The Audi A6: wheels de choix of Chinese bureaucrats everywhere

Buick being big in China we’ve heard about, but the Audi A6? Whodathunk? At least these bureaucrats can’t be faulted for poor taste— the latest A6 is a fine-looking mid-size sedan.

Some fascinating nuggets from a recent NYT article:

  • No vehicle in China has developed as ironclad a reputation as the Audi A6, the semiofficial choice of Chinese bureaucrats. From the country’s southern reaches to its northern capital, the A6’s slick frame and invariably tinted windows exude an aura of state privilege, authority and, to many ordinary citizens, a whiff of corruption
  • Audi’s party technocrat associations are a result partly of the car’s early market entry and its longstanding place on the government’s coveted purchasing list. Audi, the German automaker, gained access to the Chinese market in 1988 when its owner, Volkswagen, struck a joint venture with Yiqi, a Chinese carmaker. By contrast, BMW’s first domestic factory opened in 2003, giving Audi 15 years to establish itself as the premier vehicle for China’s elite
  • This early advantage has helped Audi to dominate China’s lucrative government-car market, with 20 percent of its China revenue in 2009 drawn directly from government sales. Each year, the Procurement Center of the Central People’s Government releases a list of the cars and models acceptable for government purchase
  • The Munich-based automaker BMW, on the other hand, has found itself in a contrary position. Since entering the Chinese market, BMW has acquired a reputation as a vehicle for the arrogant and the rash, making it largely off-limits to wealthy officials who prefer a low-key public image
  • On Sina Weibo, the country’s most popular microblogging service, a recent posting tried to sum up the car clichés. “A gathering of Mercedes indicates a get-together for old folks,” the writer said. “A group of BMWs means young nouveaux riches are about to run someone over and have a party; several Audis, and you know it’s a government meeting” (source)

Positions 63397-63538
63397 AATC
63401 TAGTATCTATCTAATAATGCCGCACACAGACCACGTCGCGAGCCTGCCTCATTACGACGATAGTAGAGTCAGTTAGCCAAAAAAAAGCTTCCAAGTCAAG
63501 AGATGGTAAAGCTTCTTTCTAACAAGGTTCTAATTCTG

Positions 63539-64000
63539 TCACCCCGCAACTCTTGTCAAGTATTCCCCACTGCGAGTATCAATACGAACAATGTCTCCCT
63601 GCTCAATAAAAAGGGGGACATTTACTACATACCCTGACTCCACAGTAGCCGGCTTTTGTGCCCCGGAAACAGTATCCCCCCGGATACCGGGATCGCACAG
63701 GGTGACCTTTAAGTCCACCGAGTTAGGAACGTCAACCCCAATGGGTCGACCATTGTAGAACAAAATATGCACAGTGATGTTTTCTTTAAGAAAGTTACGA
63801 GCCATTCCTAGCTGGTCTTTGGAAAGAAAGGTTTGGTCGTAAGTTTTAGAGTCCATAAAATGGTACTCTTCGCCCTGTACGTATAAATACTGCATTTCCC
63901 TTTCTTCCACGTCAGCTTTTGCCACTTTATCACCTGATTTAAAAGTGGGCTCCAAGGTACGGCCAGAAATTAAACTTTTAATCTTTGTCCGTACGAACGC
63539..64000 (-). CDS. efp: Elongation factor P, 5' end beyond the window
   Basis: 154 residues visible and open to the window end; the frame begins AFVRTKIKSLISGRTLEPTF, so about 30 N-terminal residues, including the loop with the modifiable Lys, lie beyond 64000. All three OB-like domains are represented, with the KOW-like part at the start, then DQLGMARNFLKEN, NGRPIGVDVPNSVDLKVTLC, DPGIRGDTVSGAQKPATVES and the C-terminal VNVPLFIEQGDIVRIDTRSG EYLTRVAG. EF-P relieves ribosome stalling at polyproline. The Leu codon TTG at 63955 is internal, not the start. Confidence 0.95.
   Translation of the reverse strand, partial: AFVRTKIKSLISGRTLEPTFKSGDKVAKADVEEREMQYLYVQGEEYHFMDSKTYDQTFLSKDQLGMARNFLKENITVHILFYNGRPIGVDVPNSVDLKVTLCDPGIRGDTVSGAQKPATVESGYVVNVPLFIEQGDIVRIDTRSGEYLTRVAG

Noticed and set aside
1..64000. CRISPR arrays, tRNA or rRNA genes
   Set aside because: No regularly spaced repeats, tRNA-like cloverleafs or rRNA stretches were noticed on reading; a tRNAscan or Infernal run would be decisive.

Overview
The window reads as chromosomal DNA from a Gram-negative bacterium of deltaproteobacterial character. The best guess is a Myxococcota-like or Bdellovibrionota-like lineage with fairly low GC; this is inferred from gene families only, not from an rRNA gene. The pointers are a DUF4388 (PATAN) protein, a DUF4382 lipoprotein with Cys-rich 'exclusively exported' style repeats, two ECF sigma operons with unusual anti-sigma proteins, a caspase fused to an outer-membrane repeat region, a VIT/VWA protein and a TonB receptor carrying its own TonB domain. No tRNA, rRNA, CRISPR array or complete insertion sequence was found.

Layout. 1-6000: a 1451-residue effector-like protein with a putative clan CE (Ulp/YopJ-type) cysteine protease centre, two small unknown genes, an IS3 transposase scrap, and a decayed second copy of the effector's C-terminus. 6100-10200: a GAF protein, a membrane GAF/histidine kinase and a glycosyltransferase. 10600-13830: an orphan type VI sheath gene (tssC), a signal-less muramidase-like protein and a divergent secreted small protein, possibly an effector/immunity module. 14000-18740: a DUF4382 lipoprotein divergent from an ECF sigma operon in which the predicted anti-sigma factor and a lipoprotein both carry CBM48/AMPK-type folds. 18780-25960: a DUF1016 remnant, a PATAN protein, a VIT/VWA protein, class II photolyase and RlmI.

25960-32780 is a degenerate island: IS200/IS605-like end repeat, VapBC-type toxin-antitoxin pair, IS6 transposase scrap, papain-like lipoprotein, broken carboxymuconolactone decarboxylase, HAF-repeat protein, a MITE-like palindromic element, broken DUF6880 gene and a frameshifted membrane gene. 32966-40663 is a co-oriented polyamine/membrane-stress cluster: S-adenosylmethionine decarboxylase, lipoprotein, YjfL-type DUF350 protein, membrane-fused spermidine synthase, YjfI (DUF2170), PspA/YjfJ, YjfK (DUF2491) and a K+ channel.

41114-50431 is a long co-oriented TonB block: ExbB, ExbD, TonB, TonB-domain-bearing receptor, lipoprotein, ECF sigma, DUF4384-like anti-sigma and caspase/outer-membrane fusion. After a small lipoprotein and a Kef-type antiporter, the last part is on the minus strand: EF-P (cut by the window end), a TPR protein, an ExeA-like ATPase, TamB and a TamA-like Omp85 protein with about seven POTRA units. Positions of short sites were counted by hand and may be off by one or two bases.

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~ by motoringconbrio on November 17, 2011.

3 Responses to “The Audi A6: wheels de choix of Chinese bureaucrats everywhere”

  1. My distant cousin in China is actually an honest bureaucrat. So we got to ride in his very proletarian VW Santana 2000.

    I remember witnessing a black A6 run over a lady on a bike. The driver walks up to the victim, yells at her and blames her for the crash, and tells her she’s fine.

  2. Here is my Chinese A6 story:
    I lived in Shanghai for 6 months as a contract designer at an industrial design consultancy. About 5 months in, my father and then-girlfriend came to visit me and we took a trip to Beijing. We stayed at a hotel that had 3 options for “Great Wall Tours”; tourist bus, taxi and limo. The bus was the cheapest but only by about 15 rmb per person and we were told that the bus stops at a tourist trap shop for an hour both ways, so we opted for the next cheapest option, the limo. The morning of the trip, we went outside to see what we were going to be taking on our ride and we see a line of at least 12 2008 Audi A6L’s. They direct us to the first one and we were off. For the price of entry we got the Audi all day long, so we also got to see the Olympic Village, the Beijing Zoo and the Forbidden City/Tiananmen Square/Mao’s Tomb for free (well, the cost to get to those places was free anyway). I got to sit in the back the whole time and the A6L offers a ridiculous amount of space (more than my Shanghainese apartment). I have a friend in America that drives a regular wheel base A6 and the “L” designation on our limo made it feel like a Maybach compared to the American “civilian A6″. It was the one part of my Chinese existance that felt decadent.
    So that’s my Chinese A6 story.

  3. awesome! thanks for sharing, guys.

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